Content Marketing Manager
Amazon recently announced that it hopes to manage third party subscription payments for a variety of services, including music streams, grocery deliveries, car services, even phone bills. Clients will take advantage of the company’s 240 million credit cards on file, and Amazon will charge a small transaction fee.
Expect to hear more mobile payment details on June 18th, when the company roles out its new sci-fi smartphone.
Most of the press coverage of the announcement has focused on Amazon’s threat to PayPal, but we also think Amazon is cannily responding to vendor dissatisfaction with iTunes. Because while revenue management is a sensitive issue, customer data is downright fraught.
No one is happy with Apple’s thirty percent iTunes cut, particularly larger brands with mature distribution channels. For weekend app hobbyists the value proposition makes a little more sense: Apple provides access to a thriving online marketplace, and handles a variety of tax and compliance issues. But it’s the complete and total lack of customer visibility that drives everyone nuts.
As the media industry has known for decades, customer data is the golden egg of the Subscription Economy. Consumer preferences are crucial in establishing long-term recurring relationships that save both vendors and clients an inordinate amount of time and money. This is the targeted information that helps avoid brain-dead promotional offers and stupid up-sell pitches.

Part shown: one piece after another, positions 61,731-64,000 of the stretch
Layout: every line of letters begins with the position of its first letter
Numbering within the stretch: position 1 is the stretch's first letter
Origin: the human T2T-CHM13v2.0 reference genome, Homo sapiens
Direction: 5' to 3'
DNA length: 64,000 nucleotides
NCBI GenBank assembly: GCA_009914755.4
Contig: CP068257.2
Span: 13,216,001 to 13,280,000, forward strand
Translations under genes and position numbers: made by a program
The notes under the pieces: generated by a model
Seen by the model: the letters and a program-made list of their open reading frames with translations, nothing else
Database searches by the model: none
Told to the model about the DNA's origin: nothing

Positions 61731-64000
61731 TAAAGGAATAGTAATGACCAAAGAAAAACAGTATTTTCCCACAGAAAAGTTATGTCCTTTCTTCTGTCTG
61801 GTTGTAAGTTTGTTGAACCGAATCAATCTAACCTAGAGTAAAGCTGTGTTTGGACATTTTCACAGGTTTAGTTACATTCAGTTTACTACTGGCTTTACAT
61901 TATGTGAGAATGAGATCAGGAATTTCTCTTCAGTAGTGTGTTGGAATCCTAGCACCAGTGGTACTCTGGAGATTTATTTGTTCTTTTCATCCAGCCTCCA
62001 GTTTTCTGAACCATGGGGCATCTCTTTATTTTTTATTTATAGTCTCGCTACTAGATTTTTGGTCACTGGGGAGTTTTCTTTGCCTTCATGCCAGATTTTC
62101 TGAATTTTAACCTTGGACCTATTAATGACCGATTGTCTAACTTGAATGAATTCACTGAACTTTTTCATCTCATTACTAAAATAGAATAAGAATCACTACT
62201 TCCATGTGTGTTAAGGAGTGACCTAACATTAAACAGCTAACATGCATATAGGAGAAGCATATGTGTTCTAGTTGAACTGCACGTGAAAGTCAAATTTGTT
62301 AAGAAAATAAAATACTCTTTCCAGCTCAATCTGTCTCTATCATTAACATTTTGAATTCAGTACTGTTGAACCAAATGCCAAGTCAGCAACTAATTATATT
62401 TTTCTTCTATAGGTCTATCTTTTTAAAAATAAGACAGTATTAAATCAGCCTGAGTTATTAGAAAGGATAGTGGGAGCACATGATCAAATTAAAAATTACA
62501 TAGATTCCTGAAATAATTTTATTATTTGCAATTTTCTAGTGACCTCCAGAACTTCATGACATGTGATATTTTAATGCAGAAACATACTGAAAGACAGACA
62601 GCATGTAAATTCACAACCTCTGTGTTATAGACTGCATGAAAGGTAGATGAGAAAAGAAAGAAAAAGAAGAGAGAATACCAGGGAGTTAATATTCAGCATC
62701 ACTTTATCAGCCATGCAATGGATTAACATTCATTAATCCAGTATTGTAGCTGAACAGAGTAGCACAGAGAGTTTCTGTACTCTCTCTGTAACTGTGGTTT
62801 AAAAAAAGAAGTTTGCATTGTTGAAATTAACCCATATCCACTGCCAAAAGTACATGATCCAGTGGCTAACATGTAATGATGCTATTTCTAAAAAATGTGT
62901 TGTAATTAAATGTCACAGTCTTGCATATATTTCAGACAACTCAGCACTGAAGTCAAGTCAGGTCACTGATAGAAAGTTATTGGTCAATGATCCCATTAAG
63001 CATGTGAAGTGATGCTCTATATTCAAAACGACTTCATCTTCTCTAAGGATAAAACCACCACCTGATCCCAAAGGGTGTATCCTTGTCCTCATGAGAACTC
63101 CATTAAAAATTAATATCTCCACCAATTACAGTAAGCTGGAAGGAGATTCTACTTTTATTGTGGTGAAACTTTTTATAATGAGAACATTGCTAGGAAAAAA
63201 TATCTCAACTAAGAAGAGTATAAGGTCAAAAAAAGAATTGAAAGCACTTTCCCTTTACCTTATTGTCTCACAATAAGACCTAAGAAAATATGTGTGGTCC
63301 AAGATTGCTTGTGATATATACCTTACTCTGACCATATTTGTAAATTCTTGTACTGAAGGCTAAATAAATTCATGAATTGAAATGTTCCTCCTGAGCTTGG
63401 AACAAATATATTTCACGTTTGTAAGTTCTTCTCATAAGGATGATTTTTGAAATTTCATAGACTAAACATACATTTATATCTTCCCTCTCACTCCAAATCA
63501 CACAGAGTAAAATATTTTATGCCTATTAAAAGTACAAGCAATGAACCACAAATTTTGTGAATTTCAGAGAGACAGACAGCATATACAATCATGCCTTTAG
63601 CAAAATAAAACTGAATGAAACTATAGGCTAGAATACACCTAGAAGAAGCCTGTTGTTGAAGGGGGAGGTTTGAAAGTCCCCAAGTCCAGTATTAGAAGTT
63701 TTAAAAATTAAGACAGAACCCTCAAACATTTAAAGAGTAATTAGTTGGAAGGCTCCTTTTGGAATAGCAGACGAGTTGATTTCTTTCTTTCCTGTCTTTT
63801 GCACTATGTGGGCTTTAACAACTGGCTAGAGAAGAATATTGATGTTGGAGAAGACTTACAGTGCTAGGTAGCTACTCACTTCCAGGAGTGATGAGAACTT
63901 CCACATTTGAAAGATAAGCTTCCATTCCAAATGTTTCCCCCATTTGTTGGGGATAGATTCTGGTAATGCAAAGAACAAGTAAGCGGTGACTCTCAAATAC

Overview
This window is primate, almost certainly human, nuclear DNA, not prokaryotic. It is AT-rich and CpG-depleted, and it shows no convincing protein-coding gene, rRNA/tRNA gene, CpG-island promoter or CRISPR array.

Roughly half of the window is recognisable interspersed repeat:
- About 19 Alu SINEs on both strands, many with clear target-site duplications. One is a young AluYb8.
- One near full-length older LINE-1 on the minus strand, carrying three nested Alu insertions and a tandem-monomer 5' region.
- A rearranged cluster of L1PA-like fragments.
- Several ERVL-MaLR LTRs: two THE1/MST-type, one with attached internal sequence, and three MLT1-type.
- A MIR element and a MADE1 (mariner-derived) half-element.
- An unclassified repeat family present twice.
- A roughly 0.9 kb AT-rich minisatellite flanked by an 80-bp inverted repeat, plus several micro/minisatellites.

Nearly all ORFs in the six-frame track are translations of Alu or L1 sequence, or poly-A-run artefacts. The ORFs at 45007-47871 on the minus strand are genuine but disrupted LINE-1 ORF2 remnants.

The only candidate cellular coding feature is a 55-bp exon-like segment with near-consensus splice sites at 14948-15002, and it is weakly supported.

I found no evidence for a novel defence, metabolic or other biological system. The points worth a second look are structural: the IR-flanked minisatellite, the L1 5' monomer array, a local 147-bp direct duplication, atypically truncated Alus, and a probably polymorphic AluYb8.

Amazon gets it. Their vice-president of seller services Tom Taylor makes pains to point out that the only details collected by Amazon as part of the new service is the dollar amount of each transaction, and not any “item-level information.”
Both Apple and Amazon enjoy sterling reputations in terms of platform and revenue security, but only one of them is giving their third party clients the golden egg they need to grow and sustain their subscription businesses. Of course e-commerce startup have all all sorts of reasons to be wary of Amazon, but at least they’re not offering the Cupertino deal: access for information.
What does this mean for Zuora, as the market leader in the subscription billing space? We’ve been talking about subscriptions for seven years. It’s always validating to see yet another major corporate vote in favor of subscription business models (we’re looking at you, Microsoft Windows).
And while we always sleep with one eye open, most of the competitive thrust seems squarely aimed at PayPal, iTunes and relatively straightforward subscription vendors, not comprehensive enterprise solutions with sophisticated installation processes. Our Z-Business Enterprise 9 solution currently supports 34 different global payment gateways from around the world – we look forward to working with the new one from Seattle!
Free Download: The Nine Keys to Building a Successful Subscription Business.